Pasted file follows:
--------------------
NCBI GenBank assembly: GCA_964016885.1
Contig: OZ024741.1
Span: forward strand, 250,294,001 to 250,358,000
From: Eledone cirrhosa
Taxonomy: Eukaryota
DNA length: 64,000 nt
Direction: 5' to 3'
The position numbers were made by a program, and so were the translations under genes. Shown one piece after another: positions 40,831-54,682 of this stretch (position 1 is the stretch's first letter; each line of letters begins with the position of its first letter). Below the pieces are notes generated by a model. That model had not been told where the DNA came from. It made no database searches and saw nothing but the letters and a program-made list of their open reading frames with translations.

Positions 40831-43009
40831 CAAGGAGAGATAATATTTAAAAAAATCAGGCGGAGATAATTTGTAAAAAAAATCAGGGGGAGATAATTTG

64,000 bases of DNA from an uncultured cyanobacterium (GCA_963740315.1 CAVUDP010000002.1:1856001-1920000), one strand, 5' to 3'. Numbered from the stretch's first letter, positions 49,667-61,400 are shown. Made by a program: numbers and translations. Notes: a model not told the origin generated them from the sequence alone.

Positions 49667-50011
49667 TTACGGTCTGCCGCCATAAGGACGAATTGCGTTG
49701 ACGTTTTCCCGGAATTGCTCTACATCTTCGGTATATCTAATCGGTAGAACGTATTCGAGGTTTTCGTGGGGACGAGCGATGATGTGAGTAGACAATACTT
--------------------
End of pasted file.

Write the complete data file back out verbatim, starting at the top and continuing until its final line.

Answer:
NCBI GenBank assembly: GCA_964016885.1
Contig: OZ024741.1
Span: forward strand, 250,294,001 to 250,358,000
From: Eledone cirrhosa
Taxonomy: Eukaryota
DNA length: 64,000 nt
Direction: 5' to 3'
The position numbers were made by a program, and so were the translations under genes. Shown one piece after another: positions 40,831-54,682 of this stretch (position 1 is the stretch's first letter; each line of letters begins with the position of its first letter). Below the pieces are notes generated by a model. That model had not been told where the DNA came from. It made no database searches and saw nothing but the letters and a program-made list of their open reading frames with translations.

Positions 40831-43009
40831 CAAGGAGAGATAATATTTAAAAAAATCAGGCGGAGATAATTTGTAAAAAAAATCAGGGGGAGATAATTTG

64,000 bases of DNA from an uncultured cyanobacterium (GCA_963740315.1 CAVUDP010000002.1:1856001-1920000), one strand, 5' to 3'. Numbered from the stretch's first letter, positions 49,667-61,400 are shown. Made by a program: numbers and translations. Notes: a model not told the origin generated them from the sequence alone.

Positions 49667-50011
49667 TTACGGTCTGCCGCCATAAGGACGAATTGCGTTG
49701 ACGTTTTCCCGGAATTGCTCTACATCTTCGGTATATCTAATCGGTAGAACGTATTCGAGGTTTTCGTGGGGACGAGCGATGATGTGAGTAGACAATACTT